Opossums are some of the most popular animals we have available for use in programs or at birthday parties. As with other animals you have read about such as Silkie Chicken and Ball Python #1, we also have opossums that live in our Education Holding Room (EHR) behind the scenes. We usually have 2 or 3 at one time, but right now we only have 1 living off-exhibit, whose name is Beaker (we also have an opossum living on exhibit in Carolina Wildlife).
Beaker came to us from the Wildlife Center of Virginia. He was brought to their center by a licensed rehabilitator who found him in the wild with injuries to his skull which likely came from a car accident. After having surgery to repair the fractures in his skull and jaw, he recovered quite well and ended up being a healthy active opossum. The fact that Beaker recovered from such injuries makes him very special to us, but it is made even more true by the fact that the injuries left him without one eye and blind in the other! Despite his loss of eyesight, he walks around on the support hall every day sniffing out food that we scatter and hide for him. It’s quite amazing to see him use his sense of smell so well and also somehow manage to rarely ever bump into things.
And when it comes to eating, Beaker has a big appetite! Opossums are known to eat just about anything they come across, so Beaker isn’t very picky. But his favorite foods are mice, sardines, mozzerella string cheese, eggs, yogurt and peanuts. He gets a lot of other fruits and vegetables in his diet, but apparently he likes the proteins the best! Because he was handled a lot during rehabilitation as a juvenile, he has a great temperament which makes him a good candidate for educational programs.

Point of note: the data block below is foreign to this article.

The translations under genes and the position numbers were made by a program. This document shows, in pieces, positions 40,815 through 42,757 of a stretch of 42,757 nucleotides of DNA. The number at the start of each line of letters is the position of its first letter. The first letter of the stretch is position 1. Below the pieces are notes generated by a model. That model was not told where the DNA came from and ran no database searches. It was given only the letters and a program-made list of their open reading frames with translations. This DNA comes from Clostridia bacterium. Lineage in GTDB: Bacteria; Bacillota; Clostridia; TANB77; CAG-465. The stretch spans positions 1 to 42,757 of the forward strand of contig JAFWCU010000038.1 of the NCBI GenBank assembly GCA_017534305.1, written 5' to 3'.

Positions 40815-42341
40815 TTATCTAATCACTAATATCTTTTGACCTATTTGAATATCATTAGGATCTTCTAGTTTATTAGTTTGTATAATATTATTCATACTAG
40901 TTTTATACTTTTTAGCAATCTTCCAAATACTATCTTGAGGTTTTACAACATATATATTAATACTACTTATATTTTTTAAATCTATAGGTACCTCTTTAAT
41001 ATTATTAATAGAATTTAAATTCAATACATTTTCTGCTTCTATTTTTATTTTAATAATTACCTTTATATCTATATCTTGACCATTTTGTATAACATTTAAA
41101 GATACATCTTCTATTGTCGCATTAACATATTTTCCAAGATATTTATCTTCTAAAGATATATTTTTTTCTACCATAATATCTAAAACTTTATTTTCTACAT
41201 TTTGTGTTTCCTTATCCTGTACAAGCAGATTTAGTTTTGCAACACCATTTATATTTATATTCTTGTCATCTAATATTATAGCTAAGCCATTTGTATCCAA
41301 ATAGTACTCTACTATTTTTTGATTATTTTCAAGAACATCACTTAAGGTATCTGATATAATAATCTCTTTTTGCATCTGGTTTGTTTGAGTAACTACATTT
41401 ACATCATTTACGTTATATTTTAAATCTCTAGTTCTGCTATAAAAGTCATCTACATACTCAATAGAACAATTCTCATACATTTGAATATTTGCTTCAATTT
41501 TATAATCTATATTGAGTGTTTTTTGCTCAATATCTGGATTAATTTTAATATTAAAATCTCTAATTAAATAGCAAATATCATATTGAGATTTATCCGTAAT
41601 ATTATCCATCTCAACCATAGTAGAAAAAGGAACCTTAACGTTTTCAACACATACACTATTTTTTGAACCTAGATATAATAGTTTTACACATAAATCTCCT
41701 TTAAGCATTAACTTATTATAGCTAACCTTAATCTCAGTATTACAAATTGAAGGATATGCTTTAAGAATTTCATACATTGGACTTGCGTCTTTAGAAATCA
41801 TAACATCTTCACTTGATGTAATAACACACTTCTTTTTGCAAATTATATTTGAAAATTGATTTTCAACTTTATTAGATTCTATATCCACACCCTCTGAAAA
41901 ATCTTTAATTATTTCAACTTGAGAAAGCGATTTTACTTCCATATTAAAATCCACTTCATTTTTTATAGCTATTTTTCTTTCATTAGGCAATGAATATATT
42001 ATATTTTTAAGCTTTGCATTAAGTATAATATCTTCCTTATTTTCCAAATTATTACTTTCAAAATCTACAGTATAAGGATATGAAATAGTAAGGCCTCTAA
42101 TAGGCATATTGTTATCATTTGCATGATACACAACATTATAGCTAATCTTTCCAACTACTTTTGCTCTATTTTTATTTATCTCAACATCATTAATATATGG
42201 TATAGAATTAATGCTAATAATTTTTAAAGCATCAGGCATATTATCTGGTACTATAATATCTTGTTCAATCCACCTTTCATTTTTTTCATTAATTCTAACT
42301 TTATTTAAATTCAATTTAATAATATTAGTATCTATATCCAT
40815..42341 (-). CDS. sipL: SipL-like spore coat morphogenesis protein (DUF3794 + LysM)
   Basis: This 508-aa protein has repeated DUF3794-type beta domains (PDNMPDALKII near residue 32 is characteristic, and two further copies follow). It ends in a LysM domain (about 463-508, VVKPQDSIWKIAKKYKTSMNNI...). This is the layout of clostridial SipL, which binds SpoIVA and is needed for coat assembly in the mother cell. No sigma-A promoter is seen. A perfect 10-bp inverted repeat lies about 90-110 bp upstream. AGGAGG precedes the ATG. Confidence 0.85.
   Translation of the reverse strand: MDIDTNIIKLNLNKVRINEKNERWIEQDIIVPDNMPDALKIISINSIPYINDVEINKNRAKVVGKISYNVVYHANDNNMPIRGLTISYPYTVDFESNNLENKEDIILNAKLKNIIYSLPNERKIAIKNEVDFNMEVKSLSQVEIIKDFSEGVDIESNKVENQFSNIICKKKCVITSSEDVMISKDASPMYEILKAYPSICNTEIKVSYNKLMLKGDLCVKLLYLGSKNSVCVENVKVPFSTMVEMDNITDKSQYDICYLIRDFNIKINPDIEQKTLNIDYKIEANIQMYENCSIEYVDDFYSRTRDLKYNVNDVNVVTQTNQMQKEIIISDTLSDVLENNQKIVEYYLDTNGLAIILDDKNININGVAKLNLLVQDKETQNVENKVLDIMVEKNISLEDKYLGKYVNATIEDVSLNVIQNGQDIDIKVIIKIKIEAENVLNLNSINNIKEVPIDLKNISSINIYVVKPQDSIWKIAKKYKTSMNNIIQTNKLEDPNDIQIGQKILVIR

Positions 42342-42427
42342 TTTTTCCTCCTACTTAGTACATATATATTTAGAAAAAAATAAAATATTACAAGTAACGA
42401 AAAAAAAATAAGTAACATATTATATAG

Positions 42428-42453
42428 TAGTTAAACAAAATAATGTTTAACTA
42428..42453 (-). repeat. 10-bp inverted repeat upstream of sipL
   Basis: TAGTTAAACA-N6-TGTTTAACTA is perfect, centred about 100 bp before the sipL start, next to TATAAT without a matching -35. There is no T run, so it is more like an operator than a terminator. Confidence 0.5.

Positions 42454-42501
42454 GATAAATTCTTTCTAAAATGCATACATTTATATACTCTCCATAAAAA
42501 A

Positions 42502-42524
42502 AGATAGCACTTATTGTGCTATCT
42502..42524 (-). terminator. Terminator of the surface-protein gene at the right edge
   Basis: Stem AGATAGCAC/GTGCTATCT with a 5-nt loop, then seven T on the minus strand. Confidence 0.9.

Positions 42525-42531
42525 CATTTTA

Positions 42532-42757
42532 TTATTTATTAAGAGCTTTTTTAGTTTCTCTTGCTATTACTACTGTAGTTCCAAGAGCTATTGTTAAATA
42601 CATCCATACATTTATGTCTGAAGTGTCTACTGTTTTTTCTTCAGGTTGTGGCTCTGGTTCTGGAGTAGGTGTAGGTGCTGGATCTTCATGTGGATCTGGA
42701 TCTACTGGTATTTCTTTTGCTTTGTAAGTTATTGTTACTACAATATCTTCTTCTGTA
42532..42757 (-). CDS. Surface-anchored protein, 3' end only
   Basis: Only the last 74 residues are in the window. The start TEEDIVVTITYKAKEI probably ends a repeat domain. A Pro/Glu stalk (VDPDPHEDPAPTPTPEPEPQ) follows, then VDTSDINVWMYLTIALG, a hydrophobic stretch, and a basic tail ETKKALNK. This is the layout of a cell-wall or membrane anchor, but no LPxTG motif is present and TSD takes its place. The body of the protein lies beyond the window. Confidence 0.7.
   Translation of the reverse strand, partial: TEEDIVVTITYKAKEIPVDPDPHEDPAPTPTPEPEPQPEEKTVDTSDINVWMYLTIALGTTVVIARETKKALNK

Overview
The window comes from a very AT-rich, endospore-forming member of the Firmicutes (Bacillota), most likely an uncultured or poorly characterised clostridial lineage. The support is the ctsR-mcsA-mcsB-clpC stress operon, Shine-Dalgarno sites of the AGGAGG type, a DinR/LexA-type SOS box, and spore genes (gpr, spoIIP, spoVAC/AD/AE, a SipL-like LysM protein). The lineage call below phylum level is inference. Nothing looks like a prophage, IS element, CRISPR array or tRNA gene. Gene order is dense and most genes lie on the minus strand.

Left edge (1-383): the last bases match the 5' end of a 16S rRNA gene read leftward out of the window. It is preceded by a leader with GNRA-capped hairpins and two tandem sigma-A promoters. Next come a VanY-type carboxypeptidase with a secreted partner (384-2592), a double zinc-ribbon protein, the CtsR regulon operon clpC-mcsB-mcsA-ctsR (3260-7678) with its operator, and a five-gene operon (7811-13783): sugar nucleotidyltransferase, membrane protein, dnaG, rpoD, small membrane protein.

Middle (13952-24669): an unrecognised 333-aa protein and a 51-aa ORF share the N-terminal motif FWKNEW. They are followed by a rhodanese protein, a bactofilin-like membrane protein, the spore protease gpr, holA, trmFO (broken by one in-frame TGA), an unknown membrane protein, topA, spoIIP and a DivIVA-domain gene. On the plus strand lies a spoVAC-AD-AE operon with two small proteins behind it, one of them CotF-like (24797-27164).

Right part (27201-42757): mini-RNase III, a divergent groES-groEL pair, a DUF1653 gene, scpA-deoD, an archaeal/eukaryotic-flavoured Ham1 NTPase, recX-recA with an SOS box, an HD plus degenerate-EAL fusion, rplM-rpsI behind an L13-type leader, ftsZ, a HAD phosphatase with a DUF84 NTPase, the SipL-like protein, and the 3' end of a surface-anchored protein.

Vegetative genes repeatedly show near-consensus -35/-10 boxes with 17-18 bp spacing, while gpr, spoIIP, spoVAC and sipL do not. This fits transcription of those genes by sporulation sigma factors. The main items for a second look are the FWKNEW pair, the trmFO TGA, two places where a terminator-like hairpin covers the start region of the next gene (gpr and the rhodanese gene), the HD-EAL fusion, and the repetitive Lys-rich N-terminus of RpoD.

All opossums in North America are called Virginia opossums because that is the state in which early settlers first found them. There are several species of opposums, but the Virginia opossum is the only species native to North America. The Virginia opossum is also the only marsupial species living in North America, meaning they have pouches that are used to raise their young. Often times opossums are mistaken as being in the rat family, but they are actually related to other pouched mammals such as kangaroos and koalas. Because of their unique pouches, which act as a safe place for babies to develop, a mother opossum gives birth to very tiny pink babies after only 11-13 days of gestation! The babies then finish their development in the mother’s pouch.
Despite popular belief, opossums do not sleep by hanging from their tails. Their tails are prehensile and used for grabbing branches to help stay balanced while in trees, or for carrying nesting material. They also have opposable thumbs on their back feet to help them grab branches while climbing. Another interesting fact about opossums is that they have 50 teeth, more than any other North American land mammal!
You can learn much more about opossums by visiting http://www.opossumsocietyus.org/opossum. Meanwhile, check out this video of Beaker chomping down on a big pumpkin! You might be able to tell his left eye is the one missing. Also, watch how wide he can open his mouth, and check out his teeth while you’re at it!